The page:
Examining Schubert’s autographs proves essential for yet another reason: his application of ties is casual, incomplete, and sometimes indecisive. I have adopted the habit of treating such ties in secondary voices ad libitum, following my ear.


Among Schubert’s last sonatas, the one in B flat has, in our century, cast the strongest spell. One could call it the most beautiful and moving, the most resigned and harmoniously balanced, tallying most easily with the concept of a gently melancholic Schubert.

The first two movements sound valedictory. Farewells are not necessarily composed in the face of impending death. Beethoven had a penchant for farewells far beyond his “Lebewohl” (Les Adieux) sonata: from the Andante favori to the Adagio of Op. 111 and the final minuet of the Diabelli Variations, “Lebewohl” pervades some of his codas, both in the sound of its syllables and as an emotional hue.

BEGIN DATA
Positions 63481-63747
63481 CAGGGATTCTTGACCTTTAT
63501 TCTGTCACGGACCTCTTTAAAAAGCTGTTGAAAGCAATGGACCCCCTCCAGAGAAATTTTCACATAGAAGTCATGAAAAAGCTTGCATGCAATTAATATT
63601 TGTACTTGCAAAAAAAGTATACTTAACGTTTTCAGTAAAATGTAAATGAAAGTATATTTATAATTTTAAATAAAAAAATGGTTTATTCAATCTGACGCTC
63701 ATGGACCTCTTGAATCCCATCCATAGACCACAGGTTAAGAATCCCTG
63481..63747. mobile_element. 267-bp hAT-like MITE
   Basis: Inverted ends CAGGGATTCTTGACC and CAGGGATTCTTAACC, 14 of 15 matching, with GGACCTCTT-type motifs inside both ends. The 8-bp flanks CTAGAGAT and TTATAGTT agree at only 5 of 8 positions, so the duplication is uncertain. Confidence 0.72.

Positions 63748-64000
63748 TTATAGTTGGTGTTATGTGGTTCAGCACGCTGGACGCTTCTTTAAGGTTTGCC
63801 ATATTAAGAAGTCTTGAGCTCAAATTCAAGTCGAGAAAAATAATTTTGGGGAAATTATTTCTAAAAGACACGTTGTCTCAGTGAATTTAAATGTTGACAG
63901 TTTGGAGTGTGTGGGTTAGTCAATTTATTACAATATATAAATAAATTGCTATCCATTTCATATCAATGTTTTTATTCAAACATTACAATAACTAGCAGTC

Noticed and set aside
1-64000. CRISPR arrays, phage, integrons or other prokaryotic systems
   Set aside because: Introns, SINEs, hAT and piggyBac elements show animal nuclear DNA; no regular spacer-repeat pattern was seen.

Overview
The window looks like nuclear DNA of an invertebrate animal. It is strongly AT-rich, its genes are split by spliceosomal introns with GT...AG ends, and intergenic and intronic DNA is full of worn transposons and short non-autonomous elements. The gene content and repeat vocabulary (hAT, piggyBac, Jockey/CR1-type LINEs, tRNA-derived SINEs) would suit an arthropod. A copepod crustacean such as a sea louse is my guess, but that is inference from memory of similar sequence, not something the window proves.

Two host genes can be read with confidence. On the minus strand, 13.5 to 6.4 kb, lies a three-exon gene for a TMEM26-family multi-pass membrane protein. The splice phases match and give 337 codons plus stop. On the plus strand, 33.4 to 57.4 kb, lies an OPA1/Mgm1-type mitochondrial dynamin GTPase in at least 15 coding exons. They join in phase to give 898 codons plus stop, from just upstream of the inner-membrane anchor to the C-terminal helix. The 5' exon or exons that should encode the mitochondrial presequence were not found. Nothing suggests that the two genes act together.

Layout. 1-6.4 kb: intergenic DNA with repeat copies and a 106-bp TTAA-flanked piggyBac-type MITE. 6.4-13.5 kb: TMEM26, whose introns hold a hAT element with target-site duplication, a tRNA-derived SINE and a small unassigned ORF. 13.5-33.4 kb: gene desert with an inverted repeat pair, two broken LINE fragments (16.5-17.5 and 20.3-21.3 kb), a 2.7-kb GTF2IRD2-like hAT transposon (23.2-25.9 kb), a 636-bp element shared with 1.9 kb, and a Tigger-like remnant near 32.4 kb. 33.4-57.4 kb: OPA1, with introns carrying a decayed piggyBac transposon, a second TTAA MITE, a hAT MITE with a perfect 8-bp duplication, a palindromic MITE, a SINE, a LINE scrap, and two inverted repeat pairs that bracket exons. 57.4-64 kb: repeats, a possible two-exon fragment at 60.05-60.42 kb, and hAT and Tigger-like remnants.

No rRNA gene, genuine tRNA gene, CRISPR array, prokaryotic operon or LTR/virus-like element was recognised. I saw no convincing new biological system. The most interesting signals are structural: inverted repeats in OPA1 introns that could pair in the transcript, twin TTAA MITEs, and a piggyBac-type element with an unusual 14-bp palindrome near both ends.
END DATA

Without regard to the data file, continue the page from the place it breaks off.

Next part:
Everything in the B flat sonata seems controlled and considered. The F sharp minor theme that so startled Adorno, far from appearing out of the blue, has its harmonic and motivic roots in the lines before, and the aggressive episodes of the finale are preceded by the kind of silence that anticipates the storm. Only those transitional bars in the first movement ignore the newly acquired countenance—an intrusion from the feverish regions of the other two sonatas, carried over from an earlier phase of conception that seems to me no less ill-advised than the execution of the repeat that these bars instigate.